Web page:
The multiplayer aspect of the game is where I think that game will shine. Having only played the game hotseat co-op for a limited amount of time I really enjoyed it with another player along for the ride, even though we had to share a screen and couldn’t seperate. Playing online multiplayer will allow the players to be in the same world while being able to roam wherever they want. This gives the game more of an open world feel.

PERKS: Having quite a bit of room to customize your character. My personal pet peeve in video games is when you equip and awesome new sword or piece of armor and then it doesn’t show up on your character, they just have the same sword/armor the whole game through. Sacred 2 did this part of the game right, everything you equip on your character shows up so I had a burning dagger hanging on my back while I rode my horse. Also if your into being into a game for the long haul then this is right up your alley. I’m not even sure how long long you could devote your time to the game but it seems like it could suck you in for a while. The world is pretty huge so the words, “NEVER ENDING!” come to mind. One of the very first things I noticed was how expansive the world was. After searching around for a few minutes in the game world I looked at the the map and only a tiny bit of the map had been lit up showing where I had explored. The world looks great from the grass blowing in the wind to the lush landscapes Ancaria looks good.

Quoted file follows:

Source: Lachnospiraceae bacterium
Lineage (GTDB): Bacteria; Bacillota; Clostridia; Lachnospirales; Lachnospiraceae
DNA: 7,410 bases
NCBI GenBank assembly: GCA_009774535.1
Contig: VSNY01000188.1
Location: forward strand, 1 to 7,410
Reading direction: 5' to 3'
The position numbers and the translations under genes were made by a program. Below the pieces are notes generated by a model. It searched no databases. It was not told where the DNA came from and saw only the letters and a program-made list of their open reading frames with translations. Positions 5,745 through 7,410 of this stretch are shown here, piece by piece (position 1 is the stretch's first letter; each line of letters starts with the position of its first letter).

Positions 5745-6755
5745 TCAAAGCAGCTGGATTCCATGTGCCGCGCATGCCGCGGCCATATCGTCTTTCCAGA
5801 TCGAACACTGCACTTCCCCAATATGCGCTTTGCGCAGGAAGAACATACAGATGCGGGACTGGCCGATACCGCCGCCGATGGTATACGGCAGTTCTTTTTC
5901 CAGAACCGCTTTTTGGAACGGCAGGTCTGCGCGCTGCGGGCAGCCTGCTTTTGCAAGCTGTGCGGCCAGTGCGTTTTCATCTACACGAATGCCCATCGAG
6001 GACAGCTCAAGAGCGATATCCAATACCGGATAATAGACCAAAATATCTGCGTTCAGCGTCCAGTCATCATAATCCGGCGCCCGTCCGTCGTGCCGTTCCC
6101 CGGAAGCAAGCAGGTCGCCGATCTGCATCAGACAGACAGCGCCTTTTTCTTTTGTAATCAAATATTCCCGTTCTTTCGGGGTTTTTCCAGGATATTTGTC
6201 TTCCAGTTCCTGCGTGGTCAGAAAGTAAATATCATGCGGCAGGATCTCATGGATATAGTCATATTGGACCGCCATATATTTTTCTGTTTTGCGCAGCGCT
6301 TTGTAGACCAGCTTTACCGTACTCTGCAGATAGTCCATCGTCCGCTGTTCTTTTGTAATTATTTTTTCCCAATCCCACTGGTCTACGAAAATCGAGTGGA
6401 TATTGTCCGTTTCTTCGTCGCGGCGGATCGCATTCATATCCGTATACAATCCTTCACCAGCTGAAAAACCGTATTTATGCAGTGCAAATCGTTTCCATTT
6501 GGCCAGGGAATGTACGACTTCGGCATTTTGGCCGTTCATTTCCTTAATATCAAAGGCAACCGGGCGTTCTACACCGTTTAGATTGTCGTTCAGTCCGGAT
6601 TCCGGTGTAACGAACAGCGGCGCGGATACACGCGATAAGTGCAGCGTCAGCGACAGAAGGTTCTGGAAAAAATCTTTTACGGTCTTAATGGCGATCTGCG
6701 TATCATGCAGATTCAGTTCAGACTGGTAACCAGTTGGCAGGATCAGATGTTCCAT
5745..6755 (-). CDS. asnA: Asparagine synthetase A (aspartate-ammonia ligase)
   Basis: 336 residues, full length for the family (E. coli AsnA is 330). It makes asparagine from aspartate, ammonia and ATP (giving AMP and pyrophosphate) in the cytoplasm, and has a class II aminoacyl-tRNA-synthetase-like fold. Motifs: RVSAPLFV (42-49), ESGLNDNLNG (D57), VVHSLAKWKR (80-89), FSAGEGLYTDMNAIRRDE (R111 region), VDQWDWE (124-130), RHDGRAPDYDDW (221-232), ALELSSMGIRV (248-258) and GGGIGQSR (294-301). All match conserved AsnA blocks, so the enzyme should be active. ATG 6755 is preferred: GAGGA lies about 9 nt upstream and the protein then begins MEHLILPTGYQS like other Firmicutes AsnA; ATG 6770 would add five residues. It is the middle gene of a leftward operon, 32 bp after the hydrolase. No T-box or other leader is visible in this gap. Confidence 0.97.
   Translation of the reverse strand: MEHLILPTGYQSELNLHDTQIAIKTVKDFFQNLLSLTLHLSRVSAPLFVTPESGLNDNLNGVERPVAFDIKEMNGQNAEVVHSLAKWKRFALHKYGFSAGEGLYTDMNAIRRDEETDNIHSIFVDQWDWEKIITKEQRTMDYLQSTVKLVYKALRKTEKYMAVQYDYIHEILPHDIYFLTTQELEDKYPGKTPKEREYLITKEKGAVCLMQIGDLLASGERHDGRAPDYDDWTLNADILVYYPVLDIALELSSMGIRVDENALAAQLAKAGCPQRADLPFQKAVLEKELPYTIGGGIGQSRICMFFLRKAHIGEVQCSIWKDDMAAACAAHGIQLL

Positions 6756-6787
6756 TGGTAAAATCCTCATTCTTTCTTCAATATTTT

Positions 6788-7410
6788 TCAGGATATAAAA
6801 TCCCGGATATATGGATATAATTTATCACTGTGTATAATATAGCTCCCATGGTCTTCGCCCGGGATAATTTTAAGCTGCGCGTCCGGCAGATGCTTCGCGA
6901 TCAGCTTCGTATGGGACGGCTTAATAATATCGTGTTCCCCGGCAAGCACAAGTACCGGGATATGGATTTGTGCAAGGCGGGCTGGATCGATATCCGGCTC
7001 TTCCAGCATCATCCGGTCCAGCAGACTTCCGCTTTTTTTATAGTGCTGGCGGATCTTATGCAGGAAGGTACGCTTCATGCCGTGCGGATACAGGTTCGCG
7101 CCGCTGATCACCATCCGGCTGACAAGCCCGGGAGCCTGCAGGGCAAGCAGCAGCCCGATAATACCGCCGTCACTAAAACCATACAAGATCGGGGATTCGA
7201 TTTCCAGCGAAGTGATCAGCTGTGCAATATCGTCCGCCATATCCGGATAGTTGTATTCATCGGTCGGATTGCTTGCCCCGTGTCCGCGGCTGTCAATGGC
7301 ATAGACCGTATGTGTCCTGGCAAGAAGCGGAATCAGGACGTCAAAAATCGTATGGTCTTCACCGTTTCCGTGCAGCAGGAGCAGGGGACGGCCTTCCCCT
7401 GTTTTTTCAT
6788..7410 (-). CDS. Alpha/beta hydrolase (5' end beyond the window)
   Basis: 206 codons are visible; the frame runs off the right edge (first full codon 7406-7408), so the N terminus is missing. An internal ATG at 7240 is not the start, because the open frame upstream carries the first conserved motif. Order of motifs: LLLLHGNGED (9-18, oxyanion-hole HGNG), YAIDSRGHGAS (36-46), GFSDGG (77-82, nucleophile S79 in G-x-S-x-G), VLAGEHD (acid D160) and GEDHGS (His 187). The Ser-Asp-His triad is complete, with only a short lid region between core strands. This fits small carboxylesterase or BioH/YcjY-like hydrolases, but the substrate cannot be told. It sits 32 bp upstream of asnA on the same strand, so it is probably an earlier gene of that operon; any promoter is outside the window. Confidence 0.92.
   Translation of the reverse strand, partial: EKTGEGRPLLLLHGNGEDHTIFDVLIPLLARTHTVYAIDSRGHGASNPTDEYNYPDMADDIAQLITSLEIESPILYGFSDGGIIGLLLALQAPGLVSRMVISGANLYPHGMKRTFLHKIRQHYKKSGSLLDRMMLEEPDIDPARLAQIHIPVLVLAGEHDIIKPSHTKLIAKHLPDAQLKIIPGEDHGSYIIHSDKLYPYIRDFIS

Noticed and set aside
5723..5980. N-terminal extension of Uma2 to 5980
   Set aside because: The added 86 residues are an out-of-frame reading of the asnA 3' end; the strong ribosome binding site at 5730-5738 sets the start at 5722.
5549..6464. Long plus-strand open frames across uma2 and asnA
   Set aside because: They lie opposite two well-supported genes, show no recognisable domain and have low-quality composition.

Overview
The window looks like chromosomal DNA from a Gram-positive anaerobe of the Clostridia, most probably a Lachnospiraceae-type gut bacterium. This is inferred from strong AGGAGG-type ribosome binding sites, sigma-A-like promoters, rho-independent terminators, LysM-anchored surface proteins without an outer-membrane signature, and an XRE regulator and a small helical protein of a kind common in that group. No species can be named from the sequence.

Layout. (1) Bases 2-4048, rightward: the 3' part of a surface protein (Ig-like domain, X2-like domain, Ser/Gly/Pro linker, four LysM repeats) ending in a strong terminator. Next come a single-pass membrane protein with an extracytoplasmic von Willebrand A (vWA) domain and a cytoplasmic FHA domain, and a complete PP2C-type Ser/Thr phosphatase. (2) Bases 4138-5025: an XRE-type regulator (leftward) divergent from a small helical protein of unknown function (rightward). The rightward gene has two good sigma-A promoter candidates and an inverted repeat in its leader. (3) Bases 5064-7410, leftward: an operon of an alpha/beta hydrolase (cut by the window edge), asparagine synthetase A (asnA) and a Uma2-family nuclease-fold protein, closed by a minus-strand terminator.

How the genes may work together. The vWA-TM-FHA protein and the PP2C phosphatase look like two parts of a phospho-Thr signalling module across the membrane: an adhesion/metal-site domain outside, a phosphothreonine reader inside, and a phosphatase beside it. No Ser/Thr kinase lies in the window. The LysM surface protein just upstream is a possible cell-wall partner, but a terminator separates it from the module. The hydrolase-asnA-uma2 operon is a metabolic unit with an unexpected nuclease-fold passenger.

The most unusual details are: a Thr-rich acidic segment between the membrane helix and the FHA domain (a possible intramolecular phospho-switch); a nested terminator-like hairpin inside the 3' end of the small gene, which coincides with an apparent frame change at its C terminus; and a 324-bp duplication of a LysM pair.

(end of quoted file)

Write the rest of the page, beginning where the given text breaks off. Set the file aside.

SCREAMS: LOADING! The worst time I had with loading was in a town where within 10 seconds the game had to stop the screen from progressing to load the next section of town five times. Now if you install it on the hard drive I’m sure it will help immensely with the loading issues but the game shouldn’t have that many to begin with. How about a boss fight that isn’t just some monster with a long health bar?

Give me a story to care about. The only thing that stands out storywise for the game is that they were able to get the EPIC band Blind Guardian to be apart of it. To have better detail after you zoom out, having the camera zoomed in can give you some great detail with nice graphics but zoom out to where you can actually see whats going on and you won’t be able to tell if it’s the same game. That was a major let down in playing Sacred 2, not being able to enjoy the good graphics the whole time.

VERDICT: Buy. I think you’ll definitely get your $’s worth out of this game. You can play it until you’ve discovered everything in Ancaria which will take you a long time or just go straight through the games main quests. Regardless of whether you’ll be playing the game by yourself or with a friend the enjoyment you’ll get should be the same. If your on the fence about this game I would suggest a rental and you’ll be able to get a feel for the game and whether you want to buy the game or not. I had a good time in Ancaria and I’m pretty sure you will too!